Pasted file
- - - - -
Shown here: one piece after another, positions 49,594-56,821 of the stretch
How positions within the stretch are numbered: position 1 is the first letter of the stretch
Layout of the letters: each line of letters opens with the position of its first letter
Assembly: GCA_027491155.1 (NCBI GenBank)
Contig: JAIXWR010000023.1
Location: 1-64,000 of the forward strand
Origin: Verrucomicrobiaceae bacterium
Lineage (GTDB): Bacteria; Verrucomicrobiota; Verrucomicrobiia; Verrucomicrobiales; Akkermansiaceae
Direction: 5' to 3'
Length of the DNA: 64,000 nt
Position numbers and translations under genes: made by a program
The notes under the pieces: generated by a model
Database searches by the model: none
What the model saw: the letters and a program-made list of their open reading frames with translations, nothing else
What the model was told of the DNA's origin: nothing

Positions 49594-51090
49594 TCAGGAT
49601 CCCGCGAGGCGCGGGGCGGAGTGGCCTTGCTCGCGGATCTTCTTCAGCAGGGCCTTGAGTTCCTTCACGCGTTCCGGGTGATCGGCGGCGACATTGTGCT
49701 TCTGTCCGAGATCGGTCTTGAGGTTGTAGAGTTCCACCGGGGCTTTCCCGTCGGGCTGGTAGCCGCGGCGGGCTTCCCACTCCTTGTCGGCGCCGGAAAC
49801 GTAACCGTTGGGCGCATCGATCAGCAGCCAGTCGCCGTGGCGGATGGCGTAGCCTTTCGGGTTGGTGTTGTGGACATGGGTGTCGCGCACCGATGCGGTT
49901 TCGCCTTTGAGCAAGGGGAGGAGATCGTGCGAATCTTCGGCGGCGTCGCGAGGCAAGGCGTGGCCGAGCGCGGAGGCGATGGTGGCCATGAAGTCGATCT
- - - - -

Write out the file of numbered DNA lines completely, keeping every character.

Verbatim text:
Shown here: one piece after another, positions 49,594-56,821 of the stretch
How positions within the stretch are numbered: position 1 is the first letter of the stretch
Layout of the letters: each line of letters opens with the position of its first letter
Assembly: GCA_027491155.1 (NCBI GenBank)
Contig: JAIXWR010000023.1
Location: 1-64,000 of the forward strand
Origin: Verrucomicrobiaceae bacterium
Lineage (GTDB): Bacteria; Verrucomicrobiota; Verrucomicrobiia; Verrucomicrobiales; Akkermansiaceae
Direction: 5' to 3'
Length of the DNA: 64,000 nt
Position numbers and translations under genes: made by a program
The notes under the pieces: generated by a model
Database searches by the model: none
What the model saw: the letters and a program-made list of their open reading frames with translations, nothing else
What the model was told of the DNA's origin: nothing

Positions 49594-51090
49594 TCAGGAT
49601 CCCGCGAGGCGCGGGGCGGAGTGGCCTTGCTCGCGGATCTTCTTCAGCAGGGCCTTGAGTTCCTTCACGCGTTCCGGGTGATCGGCGGCGACATTGTGCT
49701 TCTGTCCGAGATCGGTCTTGAGGTTGTAGAGTTCCACCGGGGCTTTCCCGTCGGGCTGGTAGCCGCGGCGGGCTTCCCACTCCTTGTCGGCGCCGGAAAC
49801 GTAACCGTTGGGCGCATCGATCAGCAGCCAGTCGCCGTGGCGGATGGCGTAGCCTTTCGGGTTGGTGTTGTGGACATGGGTGTCGCGCACCGATGCGGTT
49901 TCGCCTTTGAGCAAGGGGAGGAGATCGTGCGAATCTTCGGCGGCGTCGCGAGGCAAGGCGTGGCCGAGCGCGGAGGCGATGGTGGCCATGAAGTCGATCT